It’s main selling point is you don’t need to have both a text editor (like Microsoft Word) and an audio player running while you transcribe. The two major downsides are you can’t create a time coded document and you cannot use a foot pedal to control the audio. Keyboard shortcuts are a time saver but it still slows you down as you type, a foot pedal for transcription is helpful because both hands are free.
A serious or professional transcriber should still download a dedicated transcription software. That being said this would be useful for someone who is on the road and needs to transcribe a short file on the fly.
Here is the link: http://transcribe.wreally.com/
Working from home is both liberating and stressful. It is liberating because you don’t have to drive into the office every day or ride public transportation and grind through a 40 hour work week, but there’s also pitfalls. The stress of trying to land freelance work or being in the house each and every day.
But this article assumes you are deciding to make the leap, or at least part-time to maybe more some more money. One job that is always in demand is audio and video transcription. Transcribing from home isn’t as easy as it seems. There’s some basic qualifications that if you don’t meet then transcribing from home might not be a good fit for you.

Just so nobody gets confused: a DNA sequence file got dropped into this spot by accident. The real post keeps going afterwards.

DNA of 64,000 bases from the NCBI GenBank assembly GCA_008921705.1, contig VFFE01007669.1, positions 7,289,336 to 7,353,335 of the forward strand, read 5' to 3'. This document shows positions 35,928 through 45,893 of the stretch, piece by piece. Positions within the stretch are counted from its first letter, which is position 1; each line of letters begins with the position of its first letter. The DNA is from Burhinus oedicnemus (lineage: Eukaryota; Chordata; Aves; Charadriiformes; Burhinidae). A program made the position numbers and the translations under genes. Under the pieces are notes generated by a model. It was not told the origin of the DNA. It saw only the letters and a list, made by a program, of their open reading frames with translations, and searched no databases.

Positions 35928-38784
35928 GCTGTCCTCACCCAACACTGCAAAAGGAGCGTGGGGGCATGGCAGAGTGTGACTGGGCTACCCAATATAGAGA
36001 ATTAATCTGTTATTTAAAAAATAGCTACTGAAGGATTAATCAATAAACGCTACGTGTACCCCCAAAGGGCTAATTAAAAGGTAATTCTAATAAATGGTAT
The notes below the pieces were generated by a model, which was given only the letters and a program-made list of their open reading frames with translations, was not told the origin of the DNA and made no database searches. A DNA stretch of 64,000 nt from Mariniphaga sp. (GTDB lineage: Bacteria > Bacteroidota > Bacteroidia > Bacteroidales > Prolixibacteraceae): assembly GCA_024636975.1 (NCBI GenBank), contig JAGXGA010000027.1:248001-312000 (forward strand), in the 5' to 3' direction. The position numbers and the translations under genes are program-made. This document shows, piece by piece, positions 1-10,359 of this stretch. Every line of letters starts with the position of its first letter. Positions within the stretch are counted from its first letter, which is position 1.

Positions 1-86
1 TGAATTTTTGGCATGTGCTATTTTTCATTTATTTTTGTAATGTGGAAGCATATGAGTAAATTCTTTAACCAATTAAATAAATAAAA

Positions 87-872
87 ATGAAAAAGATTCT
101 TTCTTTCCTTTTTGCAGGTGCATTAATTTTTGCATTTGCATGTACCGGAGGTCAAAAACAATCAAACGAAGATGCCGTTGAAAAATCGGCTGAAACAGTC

- To make a decent wage you’ll need to type at least 80 words per minute accurately.
- Transcribers also need an up to date computer that can load large video files.
- You’ll need high speed internet to be able to download files for transcription.
Once you’ve met those qualifications go ahead and buy yourself a foot pedal, one place that is a great resource is Express Scribe, (http://www.nch.com.au/) they have all sorts of great resources including free transcription software and equipment you can buy. The reason you need a foot pedal to transcribe is you are using your hands to type, but if you want to hit play/rewind/fast forward you don’t want to slow yourself down tremendously by trying to control your or video with your hands, so you use your feet. You’ll also need a good pair of headphones to listen to the audio while you type.
So to transcribe from home you’ll need these basic tools to be a great transcriber.
- A high typing speed (80 WPM+)
- Familiarity with Microsoft Office
- A reasonably fast computer (PC is standard but people do transcribe on MACs as well)
- High Speed Internet
- Foot pedal for transcription
- Transcription Software
Once you’ve set yourself up go out and look for transcription jobs via job boards and by sending out resumes to other promising leads. Good luck out there!
Today I setup our YouTube account for Flawless Transcription. There’s not a lot of content on it, although a transcription & captioning company isn’t likely to have a ton of fascinating content, I did however put up a closed captioning example.
For YouTube you can either upload a transcription and the website has some software that tries to synch the text with the video or you can upload an .SRT file, which is the method I choose.
If you click CC you can view the captions on this video, they’re a little on the small side I’m going to edit the code to make the text bigger.